But, by 2029, the giant Snowy 2.0 pumped hydro storage dam will be online and connected via new transmission lines to Newcastle. Battery storage will be cheap and abundant. Solar and wind generation will be yet again cheaper.

Combining all this progress, Tomago will be able to purchase zero-emissions electricity for the same reliability and low price as high-emissions coal fired electricity, so why wouldn’t it make the switch? 

Which brings me to the second reason: customer demand.

Given comparable prices, customers will always prefer the green alternative; especially after the ‘Code Red’ alert of the recent IPCC report.

Understanding this, Apple recently purchased the world’s first batch of green aluminium, from an Alcoa and Rio Tinto joint venture.

Two weeks ago, Sweden’s SSAB produced and supplied the world’s first fossil-free steel to car company Volvo.

The message is clear, and Tomago recognises it risks losing a significant share of the market if it doesn’t decarbonise.

Well, that’s human beings. But what about bovines?

Carbon neutral livestock

For my second example, consider that livestock directly account for around 10% of Australia’s greenhouse gas emissions.

One small burp from a cow, one giant problem for humanity.

Knowing this, the meat and livestock industry in Australia has committed to be carbon neutral by 2030. Why? Because they see opportunity in adversity.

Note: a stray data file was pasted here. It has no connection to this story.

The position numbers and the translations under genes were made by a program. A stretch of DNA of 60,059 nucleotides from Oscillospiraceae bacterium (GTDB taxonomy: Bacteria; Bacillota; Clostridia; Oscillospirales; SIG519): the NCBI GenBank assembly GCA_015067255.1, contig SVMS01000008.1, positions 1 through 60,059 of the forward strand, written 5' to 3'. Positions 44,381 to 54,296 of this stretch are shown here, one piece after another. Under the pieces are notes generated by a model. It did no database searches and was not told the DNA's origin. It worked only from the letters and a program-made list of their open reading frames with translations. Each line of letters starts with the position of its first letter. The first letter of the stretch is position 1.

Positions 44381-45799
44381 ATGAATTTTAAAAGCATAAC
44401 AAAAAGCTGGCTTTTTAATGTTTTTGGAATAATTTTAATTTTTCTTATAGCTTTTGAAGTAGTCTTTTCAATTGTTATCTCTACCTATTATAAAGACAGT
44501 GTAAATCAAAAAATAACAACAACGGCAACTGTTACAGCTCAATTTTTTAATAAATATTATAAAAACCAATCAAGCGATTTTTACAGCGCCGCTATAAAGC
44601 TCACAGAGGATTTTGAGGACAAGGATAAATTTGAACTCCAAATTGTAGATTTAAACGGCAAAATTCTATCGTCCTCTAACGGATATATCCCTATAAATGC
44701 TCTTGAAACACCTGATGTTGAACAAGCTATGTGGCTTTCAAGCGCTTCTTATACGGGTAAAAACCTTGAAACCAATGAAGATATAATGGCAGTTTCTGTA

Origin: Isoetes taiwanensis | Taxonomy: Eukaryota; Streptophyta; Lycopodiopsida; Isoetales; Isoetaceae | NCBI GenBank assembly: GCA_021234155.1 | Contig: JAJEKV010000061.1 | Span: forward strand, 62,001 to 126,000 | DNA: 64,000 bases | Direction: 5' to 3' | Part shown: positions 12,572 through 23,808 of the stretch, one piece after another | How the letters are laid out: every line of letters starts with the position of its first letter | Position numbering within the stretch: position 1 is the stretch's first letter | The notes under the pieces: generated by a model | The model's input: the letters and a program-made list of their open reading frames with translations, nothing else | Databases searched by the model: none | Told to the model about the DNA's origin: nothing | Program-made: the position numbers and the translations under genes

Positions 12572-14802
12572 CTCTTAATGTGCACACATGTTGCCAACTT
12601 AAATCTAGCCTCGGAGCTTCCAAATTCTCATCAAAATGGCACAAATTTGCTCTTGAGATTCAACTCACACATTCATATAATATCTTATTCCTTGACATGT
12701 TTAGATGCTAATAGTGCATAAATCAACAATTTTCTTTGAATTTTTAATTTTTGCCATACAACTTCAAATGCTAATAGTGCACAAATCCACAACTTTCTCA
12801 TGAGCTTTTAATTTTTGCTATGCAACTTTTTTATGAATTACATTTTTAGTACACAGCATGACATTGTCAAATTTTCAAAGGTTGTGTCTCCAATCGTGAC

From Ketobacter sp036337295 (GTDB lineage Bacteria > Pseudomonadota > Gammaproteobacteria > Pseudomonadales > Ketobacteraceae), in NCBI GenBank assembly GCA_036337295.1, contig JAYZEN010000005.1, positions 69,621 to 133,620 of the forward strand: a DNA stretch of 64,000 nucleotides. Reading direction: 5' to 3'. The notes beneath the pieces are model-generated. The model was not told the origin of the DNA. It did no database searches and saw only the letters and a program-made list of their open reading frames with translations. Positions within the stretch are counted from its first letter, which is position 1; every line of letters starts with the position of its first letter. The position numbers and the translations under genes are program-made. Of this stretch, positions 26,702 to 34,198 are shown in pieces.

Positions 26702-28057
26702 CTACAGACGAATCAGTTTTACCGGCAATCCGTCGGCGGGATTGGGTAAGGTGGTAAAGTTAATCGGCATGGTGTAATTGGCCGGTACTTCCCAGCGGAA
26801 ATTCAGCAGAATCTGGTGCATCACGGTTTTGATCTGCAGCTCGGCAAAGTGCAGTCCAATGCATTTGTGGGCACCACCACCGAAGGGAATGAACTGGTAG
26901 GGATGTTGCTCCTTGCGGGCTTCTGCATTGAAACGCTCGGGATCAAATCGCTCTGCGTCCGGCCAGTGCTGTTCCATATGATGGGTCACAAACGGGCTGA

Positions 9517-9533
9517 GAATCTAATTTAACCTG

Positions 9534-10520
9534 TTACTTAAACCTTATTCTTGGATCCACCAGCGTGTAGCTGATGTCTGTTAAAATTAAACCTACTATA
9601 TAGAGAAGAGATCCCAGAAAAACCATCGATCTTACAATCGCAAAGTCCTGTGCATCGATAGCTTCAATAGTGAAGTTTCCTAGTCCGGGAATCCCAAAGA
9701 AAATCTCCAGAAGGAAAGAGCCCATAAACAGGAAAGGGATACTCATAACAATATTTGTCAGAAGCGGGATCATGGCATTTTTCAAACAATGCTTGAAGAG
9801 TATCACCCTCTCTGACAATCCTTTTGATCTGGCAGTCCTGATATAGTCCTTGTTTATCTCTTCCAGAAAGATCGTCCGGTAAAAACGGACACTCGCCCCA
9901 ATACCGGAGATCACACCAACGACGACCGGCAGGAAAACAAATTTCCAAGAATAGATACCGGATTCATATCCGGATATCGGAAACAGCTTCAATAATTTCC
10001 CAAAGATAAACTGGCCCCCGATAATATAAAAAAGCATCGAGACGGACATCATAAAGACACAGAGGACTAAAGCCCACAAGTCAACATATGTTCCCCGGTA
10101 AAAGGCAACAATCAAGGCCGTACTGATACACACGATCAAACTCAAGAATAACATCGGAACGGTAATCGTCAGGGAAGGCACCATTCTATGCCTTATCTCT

They realise that they will have a marketing advantage if they can offer zero-emissions meat and dairy products to customers. And they have Australian science and seaweed on their side.

Why do cows burp methane? Are they angry with humanity? 

Perhaps, but they burp because their stomachs are full of parasitic bacteria that steal some of the nutrients in the food the cows have swallowed. 

These bacteria release methane as a by-product. But, what if I told you we can reduce methane emissions by over 80% and help cows grow faster?

It isn’t genetic modification. It isn’t a chemical. It’s a seaweed named Asparagopsis that grows naturally in the temperate coastal waters of Australia.

When added to cattle feed, this bacteria-busting seaweed can help the meat and dairy industry achieve the same 2 objectives that Tomago Aluminium is pursuing.

First, price. With only 100 grams of Asparagopsis needed per cow per day, the cost impact will be negligible.

Second, customer demand. Who wouldn’t purchase zero-emissions beef that is the same price and quality as the original?

I can attest to that.

Two weeks ago, my wife and I had our first Asparagopsis fed porterhouse steak, from a company named FutureFeed. It was superb, as good as the original.

Again, give customers a cost equivalent, low emissions choice and they will take it.

Sharing in the benefits

By ensuring that we all benefit from the transition, we can take the hostility out of the climate debate.

The farmer selling meat, and my wife and I having a barbecue.

The smelter producing aluminium, and the high-tech company greening its aluminium phone case.

The miner digging iron ore, and the car company stamping steel panels.

Everybody can be a winner. We can all share in a golden moment for a greener planet.

May the Force be with you.

Thank you.